Leena Bector, Walfinch Windsor and Maidenhead franchisee, on getting hands on, bringing clients out of their shell and why she wants slow growth
Meeting with Walfinch CEO Amrit Dhaliwal, Leena Bector (pictured) understood the care franchise’s ethos right away. “Becoming a Walfinch franchisee was not just about making an investment,” she says. “I liked his approach — he prioritised care for clients and support for his franchisees, we share the same vision and there was a sense of belonging.”
Leena provides a bespoke care service with her team of 14 carers. Each of her staff is responsible for no more than two clients and she prides herself on the open conversation in her business. “I meet all of my clients often and they know that they can call me directly,” she says. “There’s no red tape or bureaucracy. We also have a WhatsApp group for clients, their next of kin, carers and me.”
This caring attitude comes from Leena’s time before Walfinch — working at Sunrise Radio, a 24-hour commercial radio station focusing on entertainment, music and news from the Indian subcontinent.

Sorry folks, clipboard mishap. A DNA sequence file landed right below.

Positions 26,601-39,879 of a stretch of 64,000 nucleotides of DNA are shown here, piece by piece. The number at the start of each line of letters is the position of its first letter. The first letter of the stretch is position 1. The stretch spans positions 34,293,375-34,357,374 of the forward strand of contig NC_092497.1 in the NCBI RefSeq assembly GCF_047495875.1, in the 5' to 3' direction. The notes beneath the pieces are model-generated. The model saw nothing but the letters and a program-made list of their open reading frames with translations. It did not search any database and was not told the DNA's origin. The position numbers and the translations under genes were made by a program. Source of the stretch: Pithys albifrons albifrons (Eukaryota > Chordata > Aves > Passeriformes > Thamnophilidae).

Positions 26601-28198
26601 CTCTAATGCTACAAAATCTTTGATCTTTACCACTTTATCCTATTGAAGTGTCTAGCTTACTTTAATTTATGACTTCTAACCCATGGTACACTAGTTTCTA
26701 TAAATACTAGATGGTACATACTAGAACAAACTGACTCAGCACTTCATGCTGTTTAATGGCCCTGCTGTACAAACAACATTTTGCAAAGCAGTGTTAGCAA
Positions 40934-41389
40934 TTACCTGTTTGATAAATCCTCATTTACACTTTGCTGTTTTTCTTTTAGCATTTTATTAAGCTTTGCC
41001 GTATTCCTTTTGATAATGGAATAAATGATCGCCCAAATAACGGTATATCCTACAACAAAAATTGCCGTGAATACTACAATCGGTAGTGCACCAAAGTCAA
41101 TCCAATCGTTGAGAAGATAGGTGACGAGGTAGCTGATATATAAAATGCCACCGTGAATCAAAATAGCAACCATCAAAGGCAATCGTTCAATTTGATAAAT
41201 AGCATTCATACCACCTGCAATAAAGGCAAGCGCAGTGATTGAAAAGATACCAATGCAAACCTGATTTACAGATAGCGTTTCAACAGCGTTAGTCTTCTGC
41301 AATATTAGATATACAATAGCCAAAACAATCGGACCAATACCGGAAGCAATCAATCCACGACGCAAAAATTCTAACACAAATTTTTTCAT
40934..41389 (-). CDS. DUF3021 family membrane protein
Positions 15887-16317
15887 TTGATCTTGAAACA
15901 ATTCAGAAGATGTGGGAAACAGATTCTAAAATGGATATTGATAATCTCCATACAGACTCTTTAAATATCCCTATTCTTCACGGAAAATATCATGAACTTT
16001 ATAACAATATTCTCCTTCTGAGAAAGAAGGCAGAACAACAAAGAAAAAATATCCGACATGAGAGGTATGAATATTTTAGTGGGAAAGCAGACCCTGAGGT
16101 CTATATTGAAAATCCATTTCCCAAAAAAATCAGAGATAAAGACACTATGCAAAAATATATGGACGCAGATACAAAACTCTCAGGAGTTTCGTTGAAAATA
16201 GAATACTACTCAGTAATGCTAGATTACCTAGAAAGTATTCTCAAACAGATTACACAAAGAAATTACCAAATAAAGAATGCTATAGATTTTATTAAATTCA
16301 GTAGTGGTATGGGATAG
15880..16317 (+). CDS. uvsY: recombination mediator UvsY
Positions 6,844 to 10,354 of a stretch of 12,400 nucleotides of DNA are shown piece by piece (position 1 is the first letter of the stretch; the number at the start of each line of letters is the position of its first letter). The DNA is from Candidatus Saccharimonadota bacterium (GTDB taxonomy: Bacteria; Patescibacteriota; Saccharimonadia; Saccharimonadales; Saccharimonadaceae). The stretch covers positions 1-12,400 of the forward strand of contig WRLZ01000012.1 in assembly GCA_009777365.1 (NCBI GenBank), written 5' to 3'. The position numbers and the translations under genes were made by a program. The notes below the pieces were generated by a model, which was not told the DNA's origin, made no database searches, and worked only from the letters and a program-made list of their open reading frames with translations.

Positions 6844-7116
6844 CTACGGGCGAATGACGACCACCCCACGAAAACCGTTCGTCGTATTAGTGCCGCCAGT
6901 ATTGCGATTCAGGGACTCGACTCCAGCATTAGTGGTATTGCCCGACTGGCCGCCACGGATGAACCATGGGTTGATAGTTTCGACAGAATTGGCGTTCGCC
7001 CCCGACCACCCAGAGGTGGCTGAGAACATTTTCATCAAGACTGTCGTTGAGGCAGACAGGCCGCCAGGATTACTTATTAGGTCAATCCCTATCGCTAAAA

Describing her role as “a bit of everything”, she explains: “It included answering calls from listeners. Some of them were really grateful for someone to talk to when they were alone at night. They told me how much it meant to them to hear a friendly voice — so I understand how small things can be very important in enhancing the lives of the people that my team and I now care for.”
With the ageing UK population, this is a business that isn’t going anywhere soon and Leena is not trying to do too much too fast. “I would rather lose a client than provide anything less than 30-minute calls because rushed care is poor care,” she says. “We will grow slowly and steadily.”
The approach Leena and her team take with clients often fosters a close bond between them. She recalls one instance with a 100-year-old client: “One very independent client said she didn’t want carers. Now she sees her carers like daughters and wants them to be in her 100th birthday pictures.”
How did such a change of heart come about? “She could not get out without help and was getting bored,” Leena explains. “So we suggested to her family that she might like to be taken to a day centre and they agreed. Once there, she was chatting and laughing as she got involved with the activities and at the end of the day booked herself in to go again.”
It is moments like this that reinforce that Walfinch is more than just a business.